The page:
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Betting on weight loss … and losing: personal gambles as commitment mechanisms

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  • Nicholas Burger
  • John Lynham

Abstract

Professional bookmakers rarely accept bets from individuals who directly control the outcome of the bet. We analyse a unique exception to this rule and a potential policy innovation in the battle against obesity: a weight loss betting market. If obese individuals have time-inconsistent preferences then commitment mechanisms, such as personal gambles, should help them restrain their short-term impulses and lose weight. Correspondence with the bettors confirms that this is their primary motivation. However, it appears that the bettors in our sample are not particularly skilled at choosing effective commitment mechanisms. Despite payoffs of as high as $7350, approximately 80% of people who spend money to bet on their own behaviour end up losing their bets. Empirical analysis of the betting market yields further insights. Males are treated very differently compared to females: being male is considered equivalent to having an extra 6 months to lose the same amount of weight. Movements in the market price also confirm the belief that rigidity is preferred to flexibility in setting successful weight loss targets.

Suggested Citation

  • Nicholas Burger & John Lynham, 2010. "Betting on weight loss … and losing: personal gambles as commitment mechanisms," Applied Economics Letters, Taylor & Francis Journals, vol. 17(12), pages 1161-1166.
  • Handle: RePEc:taf:apeclt:v:17:y:2010:i:12:p:1161-1166
    DOI: 10.1080/00036840902845442
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    References listed on IDEAS

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    1. David K. Levine & Drew Fudenberg, 2006. "A Dual-Self Model of Impulse Control," American Economic Review, American Economic Association, vol. 96(5), pages 1449-1476, December.
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    5. Satoru Shimokawa, 2008. "The labour market impact of body weight in China: a semiparametric analysis," Applied Economics, Taylor & Francis Journals, vol. 40(8), pages 949-968.
    6. David Laibson, 1997. "Golden Eggs and Hyperbolic Discounting," The Quarterly Journal of Economics, Oxford University Press, vol. 112(2), pages 443-478.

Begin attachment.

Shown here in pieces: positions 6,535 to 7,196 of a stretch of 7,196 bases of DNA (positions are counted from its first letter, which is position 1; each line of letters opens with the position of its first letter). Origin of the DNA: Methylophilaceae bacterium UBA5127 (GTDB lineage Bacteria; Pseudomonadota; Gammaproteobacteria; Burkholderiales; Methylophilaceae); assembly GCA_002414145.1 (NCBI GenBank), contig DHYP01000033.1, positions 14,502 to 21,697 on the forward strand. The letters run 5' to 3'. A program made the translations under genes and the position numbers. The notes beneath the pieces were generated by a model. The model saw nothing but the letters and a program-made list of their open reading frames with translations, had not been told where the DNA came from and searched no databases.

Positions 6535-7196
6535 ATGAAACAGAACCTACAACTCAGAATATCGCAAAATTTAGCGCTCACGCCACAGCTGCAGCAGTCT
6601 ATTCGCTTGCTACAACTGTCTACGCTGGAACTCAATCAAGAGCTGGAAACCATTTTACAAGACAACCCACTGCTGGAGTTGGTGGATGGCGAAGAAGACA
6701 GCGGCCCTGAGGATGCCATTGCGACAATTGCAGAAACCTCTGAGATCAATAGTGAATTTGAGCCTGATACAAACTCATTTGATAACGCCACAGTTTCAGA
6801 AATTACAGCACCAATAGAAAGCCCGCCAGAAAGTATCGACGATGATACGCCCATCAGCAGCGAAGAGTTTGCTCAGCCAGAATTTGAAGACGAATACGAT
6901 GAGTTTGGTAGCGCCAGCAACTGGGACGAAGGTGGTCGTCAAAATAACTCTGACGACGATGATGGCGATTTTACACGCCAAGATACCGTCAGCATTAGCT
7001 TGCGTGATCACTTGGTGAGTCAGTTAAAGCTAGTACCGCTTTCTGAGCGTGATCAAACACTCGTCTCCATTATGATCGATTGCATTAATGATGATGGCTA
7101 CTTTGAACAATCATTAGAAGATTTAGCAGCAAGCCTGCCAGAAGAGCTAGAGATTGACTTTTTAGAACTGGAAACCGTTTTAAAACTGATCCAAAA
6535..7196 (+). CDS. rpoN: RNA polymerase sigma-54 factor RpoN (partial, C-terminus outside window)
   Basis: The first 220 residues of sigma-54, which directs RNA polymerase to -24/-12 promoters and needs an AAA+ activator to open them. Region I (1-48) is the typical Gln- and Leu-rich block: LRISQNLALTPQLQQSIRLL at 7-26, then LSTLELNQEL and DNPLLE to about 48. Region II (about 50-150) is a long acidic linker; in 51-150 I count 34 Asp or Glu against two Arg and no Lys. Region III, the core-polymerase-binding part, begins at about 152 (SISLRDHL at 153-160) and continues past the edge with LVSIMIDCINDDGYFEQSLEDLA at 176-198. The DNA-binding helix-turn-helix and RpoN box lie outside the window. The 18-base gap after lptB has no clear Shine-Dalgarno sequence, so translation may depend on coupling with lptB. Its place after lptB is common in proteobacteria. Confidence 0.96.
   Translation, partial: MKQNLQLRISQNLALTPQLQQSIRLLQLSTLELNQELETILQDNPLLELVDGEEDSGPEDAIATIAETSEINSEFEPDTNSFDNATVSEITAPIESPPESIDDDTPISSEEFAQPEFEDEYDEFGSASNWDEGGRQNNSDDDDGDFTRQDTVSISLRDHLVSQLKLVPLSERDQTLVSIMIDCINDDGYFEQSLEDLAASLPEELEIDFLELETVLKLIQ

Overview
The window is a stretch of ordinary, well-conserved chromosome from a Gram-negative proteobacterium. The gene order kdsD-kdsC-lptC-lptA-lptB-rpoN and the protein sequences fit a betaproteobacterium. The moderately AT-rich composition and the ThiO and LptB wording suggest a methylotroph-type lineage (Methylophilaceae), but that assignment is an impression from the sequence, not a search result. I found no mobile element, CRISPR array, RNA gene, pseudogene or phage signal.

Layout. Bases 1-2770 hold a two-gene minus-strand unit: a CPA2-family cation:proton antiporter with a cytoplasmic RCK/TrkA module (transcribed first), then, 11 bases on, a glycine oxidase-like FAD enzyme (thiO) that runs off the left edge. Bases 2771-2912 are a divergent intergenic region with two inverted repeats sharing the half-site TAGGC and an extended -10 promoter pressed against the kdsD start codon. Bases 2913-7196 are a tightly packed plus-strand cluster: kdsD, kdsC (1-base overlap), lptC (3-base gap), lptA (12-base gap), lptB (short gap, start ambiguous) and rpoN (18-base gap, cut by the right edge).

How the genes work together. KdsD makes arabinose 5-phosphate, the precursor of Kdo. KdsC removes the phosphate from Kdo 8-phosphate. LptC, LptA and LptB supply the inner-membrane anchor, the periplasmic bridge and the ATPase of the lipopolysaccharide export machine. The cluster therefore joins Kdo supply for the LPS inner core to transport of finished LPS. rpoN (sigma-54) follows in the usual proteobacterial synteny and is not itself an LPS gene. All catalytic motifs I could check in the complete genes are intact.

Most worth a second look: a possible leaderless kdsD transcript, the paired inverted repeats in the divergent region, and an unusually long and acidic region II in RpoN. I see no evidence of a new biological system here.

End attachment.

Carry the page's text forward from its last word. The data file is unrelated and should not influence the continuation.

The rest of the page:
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    Citations

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    Cited by:

    1. John Cawley & Joshua A. Price, 2011. "Outcomes in a Program that Offers Financial Rewards for Weight Loss," NBER Chapters, in: Economic Aspects of Obesity, pages 91-126, National Bureau of Economic Research, Inc.
    2. Dolan, Paul & Rudisill, Caroline, 2014. "The effect of financial incentives on chlamydia testing rates: Evidence from a randomized experiment," Social Science & Medicine, Elsevier, vol. 105(C), pages 140-148.
    3. Dolan, P. & Hallsworth, M. & Halpern, D. & King, D. & Metcalfe, R. & Vlaev, I., 2012. "Influencing behaviour: The mindspace way," Journal of Economic Psychology, Elsevier, vol. 33(1), pages 264-277.
    4. Georgia S. Papoutsi & Andreas C. Drichoutis & Rodolfo M. Nayga Jr., 2013. "The Causes Of Childhood Obesity: A Survey," Journal of Economic Surveys, Wiley Blackwell, vol. 27(4), pages 743-767, September.
    5. Anton Suvorov & Jeroen van de Ven, 2008. "Goal Setting as a Self-Regulation Mechanism," Working Papers w0122, Center for Economic and Financial Research (CEFIR).
    6. Anett John, 2020. "When Commitment Fails: Evidence from a Field Experiment," Management Science, INFORMS, vol. 66(2), pages 503-529, February.
    7. Cawley, John & Price, Joshua A., 2013. "A case study of a workplace wellness program that offers financial incentives for weight loss," Journal of Health Economics, Elsevier, vol. 32(5), pages 794-803.
    8. Ryota Nakamura & Marc Suhrcke & Daniel John Zizzo, 2017. "A triple test for behavioral economics models and public health policy," Theory and Decision, Springer, vol. 83(4), pages 513-533, December.
    9. Burger, Nicholas & Charness, Gary & Lynham, John, 2011. "Field and online experiments on self-control," Journal of Economic Behavior & Organization, Elsevier, vol. 77(3), pages 393-404, March.

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